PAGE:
Sometimes, when I am out for a walk in my neighborhood, I pass a couple, or a family, holding hands. Yesterday, it was a small child between her parents, holding first to her father’s hand then reaching up and grasping her mom’s as well. This most ordinary of gestures, of contacts, made me glad for them and, at the same time, acutely aware of what so many of us are missing. Lynn’s post today seemed to come in response to my experience and feelings of yesterday. Funny how that happens. Perhaps we’re not as disconnected as it appears.

Covid-19 cases climbing in almost every state as U.S. braces for possible ‘third peak’—NBC News

Federal judge strikes down Trump plan to slash food stamps for 700,000 unemployed Americans—WaPo

Alaska’s new climate threat: tsunamis linked to melting permafrost—The Guardian

October 18, 2020

COVID and the sense of loss
by Lynn Gusto Hannan, Palm Desert, California

My friend Terrie Turner recently wrote about volunteering and the sense of loss during this time of COVID. That got me to thinking about our other “losses” during this time. Our “normal” life is not what it was before, and probably will not be again, even when COVID takes a backseat in our daily lives. Right now, as it is front and center, nothing is the same as it was.

One of the things I miss the most is attending Friday night services at Temple Sinai in Palm Desert, California. As my late husband used to say, it just started our weekends off right. Seeing familiar smiling faces, sitting with our “group,” and the hugs we all gave one another after services. I miss those. We have a wonderful new Rabbi, and we can’t even meet him in person! I am getting used to seeing everyone on Zoom, but, it’s just not the same.

Shopping is also one of those things I miss a lot during this time. Just leisurely walking down an aisle, seeing if something caught my eye—whether I needed it or not! Haven’t done that in seven months now. Most anything I need now is ordered online, so I don’t have to have “contact” with anyone. Groceries, supplies, clothing, dog food, gifts—all of it is just a click away. I think my computer has become my “friend” right now. I miss the personal contact.

Also gone is the sense of breaking bread with others. Not being able to go to our favorite burger place after services and talk about what’s going on in each other’s lives. A last minute call to meet someone for a breakfast out. The girls’ lunches out! Happy Hour—late afternoons are not so happy now.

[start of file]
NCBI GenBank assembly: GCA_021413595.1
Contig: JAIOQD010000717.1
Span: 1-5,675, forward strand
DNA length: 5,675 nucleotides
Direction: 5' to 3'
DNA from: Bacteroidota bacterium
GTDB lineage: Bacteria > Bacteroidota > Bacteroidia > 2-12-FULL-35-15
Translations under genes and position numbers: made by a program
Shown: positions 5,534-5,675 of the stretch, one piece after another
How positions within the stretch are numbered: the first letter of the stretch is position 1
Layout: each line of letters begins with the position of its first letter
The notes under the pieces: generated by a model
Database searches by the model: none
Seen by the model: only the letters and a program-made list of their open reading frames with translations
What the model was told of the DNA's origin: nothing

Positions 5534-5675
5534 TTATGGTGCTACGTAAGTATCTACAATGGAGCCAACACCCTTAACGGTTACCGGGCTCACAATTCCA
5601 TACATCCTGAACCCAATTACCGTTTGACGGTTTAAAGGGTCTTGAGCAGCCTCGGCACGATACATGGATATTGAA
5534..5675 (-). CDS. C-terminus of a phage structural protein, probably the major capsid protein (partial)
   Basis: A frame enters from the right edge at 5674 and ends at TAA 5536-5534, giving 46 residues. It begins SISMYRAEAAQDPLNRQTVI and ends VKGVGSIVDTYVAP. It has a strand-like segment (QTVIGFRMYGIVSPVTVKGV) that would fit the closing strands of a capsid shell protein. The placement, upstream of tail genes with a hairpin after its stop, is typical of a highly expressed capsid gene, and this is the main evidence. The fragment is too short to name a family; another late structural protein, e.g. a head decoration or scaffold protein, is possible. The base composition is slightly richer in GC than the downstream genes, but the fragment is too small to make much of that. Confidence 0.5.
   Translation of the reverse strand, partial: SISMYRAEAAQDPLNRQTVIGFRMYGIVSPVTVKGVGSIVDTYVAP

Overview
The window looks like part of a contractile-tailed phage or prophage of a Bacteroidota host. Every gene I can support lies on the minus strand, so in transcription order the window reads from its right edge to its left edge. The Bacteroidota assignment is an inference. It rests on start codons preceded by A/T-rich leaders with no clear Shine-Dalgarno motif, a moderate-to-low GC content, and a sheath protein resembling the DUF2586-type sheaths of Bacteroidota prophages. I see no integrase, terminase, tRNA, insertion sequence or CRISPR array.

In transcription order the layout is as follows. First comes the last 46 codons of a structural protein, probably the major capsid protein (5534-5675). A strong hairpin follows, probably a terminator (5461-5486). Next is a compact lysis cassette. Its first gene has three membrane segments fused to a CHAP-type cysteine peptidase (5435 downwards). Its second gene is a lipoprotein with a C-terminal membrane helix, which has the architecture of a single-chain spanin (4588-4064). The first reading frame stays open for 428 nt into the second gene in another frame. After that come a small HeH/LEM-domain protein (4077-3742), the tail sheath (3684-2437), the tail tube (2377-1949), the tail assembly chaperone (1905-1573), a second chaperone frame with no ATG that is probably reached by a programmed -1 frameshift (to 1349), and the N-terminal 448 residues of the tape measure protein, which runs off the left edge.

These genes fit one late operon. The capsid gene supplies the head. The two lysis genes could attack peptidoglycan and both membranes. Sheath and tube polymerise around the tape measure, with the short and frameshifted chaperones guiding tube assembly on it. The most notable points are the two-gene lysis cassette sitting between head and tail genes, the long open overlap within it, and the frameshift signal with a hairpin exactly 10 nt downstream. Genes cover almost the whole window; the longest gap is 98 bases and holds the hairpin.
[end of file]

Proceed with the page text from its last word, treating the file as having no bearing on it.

And the list goes on and on. Anything that was normal before is not normal now. The common thread is missing that human contact. There is no replacement for that. My hope is that someday we will have a new normal, and we will be able to go back to enjoying time with family and friends, no matter what it is we are doing. In the meantime, we have this forum to help to be able to express ourselves. That’s a step in the right direction, but the time that we can have real contact with one another again can’t come soon enough!


  1. This article brought to my mind all the joy of being together at the Rabbi’s Spiritual Saturdays. And I thought about how the introvert might fare differently in these times. How much I depend on the internet has been a life saver. Connection in a face to face way, without distraction and choice to enter or not in to a Zoom event, is calming for an intro, but withdrawing may be the crutch that allows the introvert to keep “calm.?” A few hellos walking to the apartment mail boxes may be all that is needed as a reminder of my humaness.

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  2. As Lynn Gusto Hannan has written, nothing that had been normal before is still normal now. Oh, how true, dear Lynn! I totally agree that the biggest losses have to do with situations involving human contact. This causes a great loss of spirit to each of us, and I have no idea of when it will get better. Thank goodness for places like Ruth Falcon’s blog and Facebook where we can at least direct thoughts and feelings to one another in writing. May the day soon arrive when we can be together fully!

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  3. This was a timely post for me. I celebrated my birthday yesterday without lunching or shopping with you. And a virtual hug is just not the same. I am grateful for telephones, emails, Facebook, FaceTime, and of course, zoom; but they are not a substitute for connecting with family and friends in person. I miss you dear friend.

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